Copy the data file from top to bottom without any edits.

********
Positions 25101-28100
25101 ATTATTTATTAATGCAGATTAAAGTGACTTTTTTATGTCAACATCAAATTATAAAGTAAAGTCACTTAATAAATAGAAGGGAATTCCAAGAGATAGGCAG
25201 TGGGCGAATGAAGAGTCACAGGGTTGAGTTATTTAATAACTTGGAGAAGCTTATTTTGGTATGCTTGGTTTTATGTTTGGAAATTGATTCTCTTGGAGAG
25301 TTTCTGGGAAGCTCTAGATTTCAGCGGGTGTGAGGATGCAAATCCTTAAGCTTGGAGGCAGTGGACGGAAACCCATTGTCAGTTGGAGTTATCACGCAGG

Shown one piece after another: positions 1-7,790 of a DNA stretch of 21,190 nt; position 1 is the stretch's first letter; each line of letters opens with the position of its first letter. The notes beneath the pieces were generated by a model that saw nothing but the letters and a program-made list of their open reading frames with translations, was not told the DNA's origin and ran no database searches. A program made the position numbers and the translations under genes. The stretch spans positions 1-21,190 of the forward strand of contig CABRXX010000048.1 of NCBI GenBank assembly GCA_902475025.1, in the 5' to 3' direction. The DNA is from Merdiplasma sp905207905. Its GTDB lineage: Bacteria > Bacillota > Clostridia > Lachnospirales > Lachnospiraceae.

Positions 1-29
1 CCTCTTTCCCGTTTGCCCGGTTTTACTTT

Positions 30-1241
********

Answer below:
Positions 25101-28100
25101 ATTATTTATTAATGCAGATTAAAGTGACTTTTTTATGTCAACATCAAATTATAAAGTAAAGTCACTTAATAAATAGAAGGGAATTCCAAGAGATAGGCAG
25201 TGGGCGAATGAAGAGTCACAGGGTTGAGTTATTTAATAACTTGGAGAAGCTTATTTTGGTATGCTTGGTTTTATGTTTGGAAATTGATTCTCTTGGAGAG
25301 TTTCTGGGAAGCTCTAGATTTCAGCGGGTGTGAGGATGCAAATCCTTAAGCTTGGAGGCAGTGGACGGAAACCCATTGTCAGTTGGAGTTATCACGCAGG

Shown one piece after another: positions 1-7,790 of a DNA stretch of 21,190 nt; position 1 is the stretch's first letter; each line of letters opens with the position of its first letter. The notes beneath the pieces were generated by a model that saw nothing but the letters and a program-made list of their open reading frames with translations, was not told the DNA's origin and ran no database searches. A program made the position numbers and the translations under genes. The stretch spans positions 1-21,190 of the forward strand of contig CABRXX010000048.1 of NCBI GenBank assembly GCA_902475025.1, in the 5' to 3' direction. The DNA is from Merdiplasma sp905207905. Its GTDB lineage: Bacteria > Bacillota > Clostridia > Lachnospirales > Lachnospiraceae.

Positions 1-29
1 CCTCTTTCCCGTTTGCCCGGTTTTACTTT

Positions 30-1241